The second element of the social structure determines the rules that are to be used to achieve cultural goals. These rules take concrete form in the mores and institutions governing the conduct in society. For example, rules that must be followed to reach the socially legitimate goal of to be rich are, in the generality of societies, not to commit fraud, scams, be honest in transactions that are performed, do not use force or violence to achieve their goals, not extort money, not to kill, not lie, etc. Usually these rules are contained in the mores, laws and social institutions and are also integrated, in other words, they must keep consistency. According to Merton, social anomie arises when standards of conduct (values) that society establishes as rules to achieve social goals, as for example being rich, are not integrated to the goals. That is, for certain sectors of society goals are unattainable standards. Therefore, social anomie arises when individuals are prompted to violate the rules in order to achieve the goals. Also social anomie arises, according to Merton, when culture gives more importance to the achievement of the goals (the values that define the goals) that social norms or rules to achieve goals legitimately (values that define social norms). Under such circumstances, when social groups accept persons which reaches social goals, although kill, extortion, use violence, make fraud, is dishonest, steal, lie, etc., are encouraged the state of social anomie. Merton used the term social anomie to explain deviations from social norms in American society in different groups.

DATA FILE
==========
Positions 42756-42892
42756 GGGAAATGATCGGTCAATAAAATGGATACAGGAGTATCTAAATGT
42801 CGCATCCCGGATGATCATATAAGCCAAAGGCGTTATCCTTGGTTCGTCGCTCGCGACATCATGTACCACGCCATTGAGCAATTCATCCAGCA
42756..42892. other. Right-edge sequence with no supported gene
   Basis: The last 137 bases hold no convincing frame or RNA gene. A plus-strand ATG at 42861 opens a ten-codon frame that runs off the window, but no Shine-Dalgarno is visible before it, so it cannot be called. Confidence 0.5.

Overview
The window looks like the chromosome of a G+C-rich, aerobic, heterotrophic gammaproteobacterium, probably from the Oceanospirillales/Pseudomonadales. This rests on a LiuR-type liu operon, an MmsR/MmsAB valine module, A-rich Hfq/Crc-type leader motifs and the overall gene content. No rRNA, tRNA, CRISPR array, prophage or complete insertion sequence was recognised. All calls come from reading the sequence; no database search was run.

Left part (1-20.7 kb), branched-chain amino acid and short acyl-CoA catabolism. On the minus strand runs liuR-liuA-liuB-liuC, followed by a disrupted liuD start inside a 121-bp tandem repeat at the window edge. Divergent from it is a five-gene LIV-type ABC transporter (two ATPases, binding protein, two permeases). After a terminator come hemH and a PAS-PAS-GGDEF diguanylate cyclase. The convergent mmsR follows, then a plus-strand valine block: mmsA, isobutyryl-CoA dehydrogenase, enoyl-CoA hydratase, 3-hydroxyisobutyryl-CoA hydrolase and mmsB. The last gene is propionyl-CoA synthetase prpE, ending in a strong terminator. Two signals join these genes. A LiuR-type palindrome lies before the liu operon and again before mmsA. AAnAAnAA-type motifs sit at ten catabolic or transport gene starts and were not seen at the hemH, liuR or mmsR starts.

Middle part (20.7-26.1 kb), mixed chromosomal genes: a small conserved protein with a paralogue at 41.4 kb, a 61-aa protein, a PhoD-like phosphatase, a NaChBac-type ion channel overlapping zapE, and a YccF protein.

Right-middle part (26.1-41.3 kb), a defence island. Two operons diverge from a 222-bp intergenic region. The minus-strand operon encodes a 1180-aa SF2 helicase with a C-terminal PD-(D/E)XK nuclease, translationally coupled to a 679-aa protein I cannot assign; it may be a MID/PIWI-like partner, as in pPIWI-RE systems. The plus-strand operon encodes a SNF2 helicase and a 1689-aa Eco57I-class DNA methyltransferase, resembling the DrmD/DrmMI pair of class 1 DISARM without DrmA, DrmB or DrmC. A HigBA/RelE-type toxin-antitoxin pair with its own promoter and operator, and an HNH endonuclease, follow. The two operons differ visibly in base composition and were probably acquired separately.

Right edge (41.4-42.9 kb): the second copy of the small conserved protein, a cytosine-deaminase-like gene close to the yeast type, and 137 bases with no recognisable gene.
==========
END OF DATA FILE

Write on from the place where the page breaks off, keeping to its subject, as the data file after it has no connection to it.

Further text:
How can Society Integrate Social Norms Social Goals?


Sociological theory generally presents no clear answers to this question. Rather they are insinuated. Merton presents a critical stance against what he considers one of the causes of social anomie in American society. He located one of the causes of social anomie in the lack of rejection by society, of whom violates the rules to achieve the goals. In relation to that Merton says, quoting Ambrose Bierce:


If we refused social recognition to the truancy its number would be reduce. Some will try to hide their wickedness more carefully, but others will be hurt so much his consciousness that will decline to the disadvantages of the pillaging and opt for living an honest life. …………..

We have rich truancy because there are respectable people who have no scruples is to offer his friendship; or in being seen with them; or in accept that they known them.

……………….. The American people will be subject to looting while the American character remains as is; While tolerated the fortunate crooks;...


We can see therefore that suggestion of Merton seems to be giving more importance or emphasis to social norms by means of inciting the rejection and disapproval of whom violated conduct rules (laws).


Despite the pessimism of Merton regarding the low rejection of the American society for whom commit crimes, is observed however that institutions work much greater extent than the institutions in developing countries. It is harder to bribe a police officer, a Prosecutor, a judge, or a jailer in United States that in a country of the third world. As a result, despite the pessimism of Merton, apparently this rejection by individuals in American society to who commit crimes has been sufficiently strong as to make the institutions of the criminal justice system works